This post originally appeared on www.readingwritingandme.com. Come by the store to pick up your copy and find it on the Staff Favorites wall.
Permanent Record by Mary HK Choi
Overview: Pablo's life is a mess. He works at a bodega or a "health food store" depending on who you ask, which is about the only thing he has going right at the moment. He dropped out of NYU, though that debt still follows him, along with the credit card bills from some ill advised buying sprees. He has a good group of friends that he lives with and a family that genuinely does love him, but he has no clue what he's doing. What's the end goal? Who knows... Overall: 5
General Thoughts: This is not a normal part of my reviews, but I had some things I wanted to say that don't necessarily fit anywhere else. 1) I love this book, but I feel like it's for a very particular set of readers. You MUST be a lover of character driven stories because a lot of this book is exploring Pablo's mind. I love that. I honestly don't care about plot if I love your characters, but I know a lot of people aren't like that, so fair warning. 2) I would like Mary's ability to title books because Emergency Contact and Permanent Record are some of my favorite titles of all time. 3) This cover is just beyond gorgeous and the plastic dust jacket and what it does with the art is just remarkable. Anyway, on to the review.
Characters: 5 I was not expecting Pablo when I picked up this book, but I love him now. He's really the book. All of his anxieties, confusion with life, and passion for seemingly useless things fuel the book. While he has nothing figured out life wise, he's miles ahead of most in the emotional intelligence department. He's totally a 20 year old dude but he's so aware of his feelings and the world around him. I want to be friends with Pablo.
The other remarkable thing about this book is how well it balances a huge ensemble cast beautifully. This means I can't get into everyone here, but each character is so effortlessly developed from his million roommates to his whole family to his found family at the bodega. It adds to the feeling of being fully part of more than a story but a world.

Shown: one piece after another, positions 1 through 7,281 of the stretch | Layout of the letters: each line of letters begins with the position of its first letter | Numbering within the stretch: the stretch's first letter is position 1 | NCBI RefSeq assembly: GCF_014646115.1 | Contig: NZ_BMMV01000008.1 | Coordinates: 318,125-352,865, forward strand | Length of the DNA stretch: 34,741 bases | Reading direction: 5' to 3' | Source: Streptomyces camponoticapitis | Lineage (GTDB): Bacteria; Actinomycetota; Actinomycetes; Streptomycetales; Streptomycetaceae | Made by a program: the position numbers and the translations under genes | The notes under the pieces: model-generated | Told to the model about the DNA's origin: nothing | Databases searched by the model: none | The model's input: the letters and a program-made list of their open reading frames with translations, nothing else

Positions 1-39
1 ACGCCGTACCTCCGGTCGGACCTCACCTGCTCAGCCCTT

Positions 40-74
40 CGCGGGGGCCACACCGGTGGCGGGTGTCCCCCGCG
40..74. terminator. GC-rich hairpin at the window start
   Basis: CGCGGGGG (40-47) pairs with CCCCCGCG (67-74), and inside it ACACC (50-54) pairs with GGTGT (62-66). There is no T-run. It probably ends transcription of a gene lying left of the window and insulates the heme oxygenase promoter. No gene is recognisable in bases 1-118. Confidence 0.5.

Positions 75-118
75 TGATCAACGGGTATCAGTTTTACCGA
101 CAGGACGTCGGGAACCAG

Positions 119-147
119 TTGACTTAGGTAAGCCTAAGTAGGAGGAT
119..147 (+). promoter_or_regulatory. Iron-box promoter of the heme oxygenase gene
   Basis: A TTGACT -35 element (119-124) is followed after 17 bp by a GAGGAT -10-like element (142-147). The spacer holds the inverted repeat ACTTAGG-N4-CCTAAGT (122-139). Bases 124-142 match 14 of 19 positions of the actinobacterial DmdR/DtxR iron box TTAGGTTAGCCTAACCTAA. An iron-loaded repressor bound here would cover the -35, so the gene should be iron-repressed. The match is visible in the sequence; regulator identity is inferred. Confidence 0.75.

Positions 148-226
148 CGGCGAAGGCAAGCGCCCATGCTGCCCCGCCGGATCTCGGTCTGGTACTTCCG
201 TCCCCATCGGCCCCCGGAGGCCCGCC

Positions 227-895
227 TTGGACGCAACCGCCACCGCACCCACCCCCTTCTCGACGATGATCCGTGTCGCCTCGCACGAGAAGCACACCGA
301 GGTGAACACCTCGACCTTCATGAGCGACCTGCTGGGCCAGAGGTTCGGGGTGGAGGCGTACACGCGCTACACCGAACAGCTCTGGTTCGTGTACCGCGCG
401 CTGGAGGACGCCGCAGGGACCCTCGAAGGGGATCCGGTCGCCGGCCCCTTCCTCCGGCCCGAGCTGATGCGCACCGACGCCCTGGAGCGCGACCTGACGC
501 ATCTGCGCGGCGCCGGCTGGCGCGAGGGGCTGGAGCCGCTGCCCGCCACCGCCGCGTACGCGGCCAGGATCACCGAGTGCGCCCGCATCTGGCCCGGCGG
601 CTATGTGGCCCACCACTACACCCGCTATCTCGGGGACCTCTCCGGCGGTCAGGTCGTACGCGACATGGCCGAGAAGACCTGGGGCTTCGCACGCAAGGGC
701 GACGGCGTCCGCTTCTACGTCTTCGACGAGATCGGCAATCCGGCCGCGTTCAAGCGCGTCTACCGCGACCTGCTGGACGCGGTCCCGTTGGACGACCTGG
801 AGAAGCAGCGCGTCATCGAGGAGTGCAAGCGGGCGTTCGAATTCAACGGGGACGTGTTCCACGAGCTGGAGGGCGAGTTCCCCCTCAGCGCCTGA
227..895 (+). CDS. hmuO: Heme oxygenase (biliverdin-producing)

I will mention Leanne Smart briefly because she's named in the flap copy. Honestly, she's not as big of a part of the story as a lot of people. The book isn't about dating a famous girl like it might seem, but I'm happier for how it turned out. I also like the different and evolving looks at Lee we get through Pablo's eyes as time goes on.
Plot: 5 Like I said, a lot of the book is in Pablo's mind living in the anxiety, rehashing how he got to where he is. I love it. The book deals with things I feel like we need more of in YA but I've never seen before. It deals a lot with fear of failure and the meaning of success and talent. Reading about Pab's experience at NYU spoke to some of my deepest fears. I think Pab is all of us who are growing up in a world that expects you to describe, have a plan, and stick to a box for everything. What if you want to do everything? I also love all the family stuff in this book. It's so real! Also, all the stuff about debt is a huge realty today and a good warning for teens becoming an adult. There are so many things that no one ever tells you about adulting it seems.
Writing; 5 I loved Choi's writing before, but this was next level. Like I mentioned above on the feeling like you're part of a whole world, the language she uses to write this book feels so New York. Not in a cheesy stupid way but totally effortlessly. It feels authentic in voice, in the story. I can't wait to see where her writing goes next, and I love that she's paving the way for more 18-20 something stories in YA.